Once considered a second-class "suburb" of the city, Brooklyn is booming as celebrated place for both families and singles to live and work, as well as a destination for visitors
It's become one of the city's most desirable places to live and to visit
Not too long ago in our city’s culinary history — say, 15 years back — “Italian restaurant” meant one thing: hearty red-sauce Italian-American.
How could anyone resist an exhibition titled Killer Heels: The Art of the High Heeled Shoe now at the Brooklyn Museum
Just ask any of Brooklyn's more than 2.5 million proud residents: New York's most populous borough has long since graduated from a residential afterthought to an essential visitor destination bursting with vitality. Named "Breuckelen" by Dutch farmers in the 1600s, this 82-square-mile chunk of land on the westernmost end of Long Island transformed into a commuter suburb with the arrival of the Fulton Ferry and the Brooklyn Bridge in the 19th century. And it's been booming ever since. Dynamic… museums, gorgeous parks, upscale boutiques, innovative performance spaces and Michelin-starred restaurants draw visitors from across the River and around the globe. In 2012, the borough got its first major sports team since the Dodgers and a state-of-the-art stadium that hosts international acts. While Brooklyn's cultural cred gives Manhattan's a run for its money, Brooklyn remains just a little bit more peaceful, more neighborhood-y and (slightly) more affordable than its neighbor across the river. Plus, it offers front-and-center views of the Manhattan skyline. Read More [+]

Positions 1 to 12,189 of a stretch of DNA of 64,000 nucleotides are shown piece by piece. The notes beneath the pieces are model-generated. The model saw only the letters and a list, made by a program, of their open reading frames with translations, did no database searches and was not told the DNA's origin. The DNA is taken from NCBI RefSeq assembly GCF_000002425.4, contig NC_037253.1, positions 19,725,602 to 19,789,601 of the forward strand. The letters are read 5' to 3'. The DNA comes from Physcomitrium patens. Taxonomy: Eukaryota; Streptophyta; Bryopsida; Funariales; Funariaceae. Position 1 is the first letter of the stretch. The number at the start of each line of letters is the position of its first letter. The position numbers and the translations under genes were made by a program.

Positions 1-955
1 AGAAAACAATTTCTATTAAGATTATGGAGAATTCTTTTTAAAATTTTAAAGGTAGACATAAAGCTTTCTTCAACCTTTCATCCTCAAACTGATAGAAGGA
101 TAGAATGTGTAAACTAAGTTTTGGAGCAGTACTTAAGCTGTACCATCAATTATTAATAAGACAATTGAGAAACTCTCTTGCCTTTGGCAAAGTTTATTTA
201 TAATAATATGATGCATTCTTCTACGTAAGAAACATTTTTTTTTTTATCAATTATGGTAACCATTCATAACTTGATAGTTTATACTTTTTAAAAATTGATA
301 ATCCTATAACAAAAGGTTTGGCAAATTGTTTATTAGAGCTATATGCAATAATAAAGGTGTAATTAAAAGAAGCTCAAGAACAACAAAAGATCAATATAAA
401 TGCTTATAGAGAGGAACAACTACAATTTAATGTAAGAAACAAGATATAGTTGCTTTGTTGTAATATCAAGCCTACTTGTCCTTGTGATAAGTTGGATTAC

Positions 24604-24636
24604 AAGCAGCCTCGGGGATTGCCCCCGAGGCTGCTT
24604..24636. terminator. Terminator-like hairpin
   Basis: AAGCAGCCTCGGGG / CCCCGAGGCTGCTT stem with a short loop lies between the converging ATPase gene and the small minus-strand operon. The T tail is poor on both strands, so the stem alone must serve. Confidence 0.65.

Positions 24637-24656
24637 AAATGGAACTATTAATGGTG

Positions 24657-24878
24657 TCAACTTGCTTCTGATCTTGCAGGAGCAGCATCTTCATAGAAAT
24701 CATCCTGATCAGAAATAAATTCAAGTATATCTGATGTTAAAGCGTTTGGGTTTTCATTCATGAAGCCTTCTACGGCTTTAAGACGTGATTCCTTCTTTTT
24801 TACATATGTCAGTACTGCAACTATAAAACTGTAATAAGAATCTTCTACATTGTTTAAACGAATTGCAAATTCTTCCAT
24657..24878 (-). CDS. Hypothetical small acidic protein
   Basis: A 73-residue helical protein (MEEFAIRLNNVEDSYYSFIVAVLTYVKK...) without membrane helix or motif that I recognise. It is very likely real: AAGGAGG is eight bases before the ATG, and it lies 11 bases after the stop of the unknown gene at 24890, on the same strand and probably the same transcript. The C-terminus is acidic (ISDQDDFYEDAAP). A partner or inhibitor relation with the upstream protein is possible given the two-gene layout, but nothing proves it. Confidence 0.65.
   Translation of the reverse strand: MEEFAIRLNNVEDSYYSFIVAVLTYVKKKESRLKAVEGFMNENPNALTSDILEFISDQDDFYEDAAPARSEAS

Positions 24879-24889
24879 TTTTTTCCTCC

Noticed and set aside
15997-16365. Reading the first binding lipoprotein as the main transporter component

Every year, bibliophiles descend upon the Javits Center for BookExpo America. Over the course of three days (May 27-29) BEA brings together all lovers of the written word — authors, publishers, librarians and voracious readers alike.
New York is home to every kind of food under the sun, from fine dining to killer sandwiches to specialties from every culinary culture. And increasingly, all these food options are coming together under a single roof.
Over the last five years, the waterfront neighborhood of Long Island City, Queens, has been developing at hyper-speed.
Slowly but surely, the World Trade Center site is becoming less of a construction zone and more of a destination. The towering One World Trade Center opened in November 2014 and its rooftop observatory is slated to open at the end of May.
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